One has only to read the daily papers to see that today's reluctant shipbuilders may ultimately pay a high price for not taking a stand or entering the fray. Defense Secretary Robert Gates said "hard choices" on weapons spending would be necessary when he testified before congressional defense committees on Jan. 27. In an article appearing in Foreign Affairs the same month, Mr. Gates went on to say, "The United States cannot expect to eliminate national security risks through higher defense budgets, to do everything and buy everything. The Department of Defense must set priorities and consider inescapable tradeoffs and opportunity costs." That budget, absent any compelling shipbuilding analysis, most likely will not be calling for increases in the Navy budget.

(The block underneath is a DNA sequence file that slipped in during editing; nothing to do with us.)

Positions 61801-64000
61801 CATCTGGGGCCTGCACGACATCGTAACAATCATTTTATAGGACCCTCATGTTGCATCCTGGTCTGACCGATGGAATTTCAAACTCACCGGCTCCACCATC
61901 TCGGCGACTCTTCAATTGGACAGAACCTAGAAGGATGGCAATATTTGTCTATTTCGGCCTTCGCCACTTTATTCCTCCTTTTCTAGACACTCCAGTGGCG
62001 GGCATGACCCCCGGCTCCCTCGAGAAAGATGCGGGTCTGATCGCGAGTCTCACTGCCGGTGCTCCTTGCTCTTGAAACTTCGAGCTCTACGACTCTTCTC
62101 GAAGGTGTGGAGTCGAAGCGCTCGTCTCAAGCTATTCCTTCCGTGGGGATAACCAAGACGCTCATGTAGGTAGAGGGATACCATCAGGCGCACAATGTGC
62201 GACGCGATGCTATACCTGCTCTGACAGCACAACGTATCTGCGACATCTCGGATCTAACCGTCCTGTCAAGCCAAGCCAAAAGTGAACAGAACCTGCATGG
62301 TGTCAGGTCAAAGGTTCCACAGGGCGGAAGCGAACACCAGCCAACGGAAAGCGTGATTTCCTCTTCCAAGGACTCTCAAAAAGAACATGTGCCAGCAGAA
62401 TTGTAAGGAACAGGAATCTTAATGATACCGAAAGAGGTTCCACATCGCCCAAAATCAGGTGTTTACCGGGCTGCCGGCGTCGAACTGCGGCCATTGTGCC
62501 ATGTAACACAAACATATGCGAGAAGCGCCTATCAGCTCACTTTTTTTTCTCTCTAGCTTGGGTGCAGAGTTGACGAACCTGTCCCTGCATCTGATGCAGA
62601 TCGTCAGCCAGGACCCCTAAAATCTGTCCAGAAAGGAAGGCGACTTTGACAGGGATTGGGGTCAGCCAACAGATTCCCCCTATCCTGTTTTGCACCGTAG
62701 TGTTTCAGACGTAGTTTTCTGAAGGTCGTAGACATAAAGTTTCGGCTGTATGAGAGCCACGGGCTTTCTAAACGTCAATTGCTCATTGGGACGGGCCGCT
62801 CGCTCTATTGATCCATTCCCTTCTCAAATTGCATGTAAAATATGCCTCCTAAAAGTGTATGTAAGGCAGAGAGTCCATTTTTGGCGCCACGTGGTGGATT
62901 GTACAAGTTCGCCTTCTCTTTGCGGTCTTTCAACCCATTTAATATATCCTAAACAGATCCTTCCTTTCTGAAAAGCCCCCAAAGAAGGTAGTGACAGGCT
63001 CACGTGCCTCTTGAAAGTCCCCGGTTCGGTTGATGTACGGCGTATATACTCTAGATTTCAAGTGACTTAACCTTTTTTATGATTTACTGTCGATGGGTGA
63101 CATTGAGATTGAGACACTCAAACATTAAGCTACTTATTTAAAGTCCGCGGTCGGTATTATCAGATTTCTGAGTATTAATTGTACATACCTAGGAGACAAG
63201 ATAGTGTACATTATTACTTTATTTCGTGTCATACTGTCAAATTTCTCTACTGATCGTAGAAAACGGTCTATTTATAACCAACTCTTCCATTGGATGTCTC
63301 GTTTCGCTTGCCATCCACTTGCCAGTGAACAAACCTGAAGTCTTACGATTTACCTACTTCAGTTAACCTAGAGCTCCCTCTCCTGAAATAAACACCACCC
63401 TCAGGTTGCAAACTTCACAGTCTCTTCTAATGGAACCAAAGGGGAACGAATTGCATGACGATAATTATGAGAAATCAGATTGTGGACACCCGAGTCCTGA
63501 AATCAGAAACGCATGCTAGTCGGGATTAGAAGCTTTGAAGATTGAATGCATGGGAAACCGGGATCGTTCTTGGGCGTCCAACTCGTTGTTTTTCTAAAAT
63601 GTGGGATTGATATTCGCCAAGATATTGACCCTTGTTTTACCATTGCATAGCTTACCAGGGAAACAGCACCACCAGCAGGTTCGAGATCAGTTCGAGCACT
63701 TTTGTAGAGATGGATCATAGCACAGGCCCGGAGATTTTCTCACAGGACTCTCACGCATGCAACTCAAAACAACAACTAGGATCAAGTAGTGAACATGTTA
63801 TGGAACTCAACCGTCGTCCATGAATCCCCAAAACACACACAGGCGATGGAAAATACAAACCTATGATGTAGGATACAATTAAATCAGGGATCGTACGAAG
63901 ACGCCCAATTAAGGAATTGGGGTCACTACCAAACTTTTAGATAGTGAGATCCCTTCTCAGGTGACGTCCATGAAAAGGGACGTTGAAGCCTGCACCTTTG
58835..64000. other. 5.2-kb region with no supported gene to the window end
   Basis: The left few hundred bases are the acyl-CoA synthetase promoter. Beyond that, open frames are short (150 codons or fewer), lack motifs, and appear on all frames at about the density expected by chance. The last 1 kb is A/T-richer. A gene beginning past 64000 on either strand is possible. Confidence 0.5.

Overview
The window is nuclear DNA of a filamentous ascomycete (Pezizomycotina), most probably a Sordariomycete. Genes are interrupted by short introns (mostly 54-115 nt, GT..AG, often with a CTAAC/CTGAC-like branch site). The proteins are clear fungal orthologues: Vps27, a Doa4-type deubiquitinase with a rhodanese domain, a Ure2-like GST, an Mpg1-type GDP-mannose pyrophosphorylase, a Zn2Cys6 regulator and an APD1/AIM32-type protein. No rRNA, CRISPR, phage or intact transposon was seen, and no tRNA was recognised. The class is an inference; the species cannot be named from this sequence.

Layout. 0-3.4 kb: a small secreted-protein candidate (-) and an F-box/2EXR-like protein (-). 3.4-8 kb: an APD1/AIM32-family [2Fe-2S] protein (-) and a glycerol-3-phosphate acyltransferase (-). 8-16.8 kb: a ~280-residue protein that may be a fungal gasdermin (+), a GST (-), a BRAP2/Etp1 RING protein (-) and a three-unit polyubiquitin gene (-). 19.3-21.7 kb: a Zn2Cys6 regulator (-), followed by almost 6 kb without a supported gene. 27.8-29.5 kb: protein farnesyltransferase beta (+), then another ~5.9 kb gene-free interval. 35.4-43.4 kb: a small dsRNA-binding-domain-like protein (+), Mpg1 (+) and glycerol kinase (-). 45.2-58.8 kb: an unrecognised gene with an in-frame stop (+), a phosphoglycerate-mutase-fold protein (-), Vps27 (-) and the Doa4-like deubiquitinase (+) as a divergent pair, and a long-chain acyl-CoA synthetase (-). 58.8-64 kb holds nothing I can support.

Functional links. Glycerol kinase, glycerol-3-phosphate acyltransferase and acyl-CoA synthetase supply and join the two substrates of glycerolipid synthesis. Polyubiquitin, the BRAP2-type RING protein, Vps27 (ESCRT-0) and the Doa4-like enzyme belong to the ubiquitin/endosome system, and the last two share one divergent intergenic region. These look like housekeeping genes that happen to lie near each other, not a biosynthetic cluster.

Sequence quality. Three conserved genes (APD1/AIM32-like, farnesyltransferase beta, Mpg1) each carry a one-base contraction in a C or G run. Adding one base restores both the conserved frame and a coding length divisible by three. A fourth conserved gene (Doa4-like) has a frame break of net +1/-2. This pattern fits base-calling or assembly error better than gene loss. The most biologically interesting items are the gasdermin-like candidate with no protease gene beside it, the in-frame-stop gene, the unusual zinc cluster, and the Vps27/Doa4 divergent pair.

The lesson to timorous shipyard executives is clear. American shipyards led the way out of bad economic times in the past and a vigorous, affordable naval shipbuilding program could make a significant impact on struggling local and national economies in the years ahead. However, successful results do not come without active participation. Settling for half a loaf may seem like a safe strategy, but ending up with only a few crumbs is the price for refusing to bring shipbuilders' years of professional expertise and experience into the debate.
James Lyons, U.S. Navy retired admiral, was commander in chief of the U.S. Pacific Fleet, senior U.S. military representative to the United Nations, and deputy chief of naval operations, where he was principal adviser on all Joint Chiefs of Staff matters.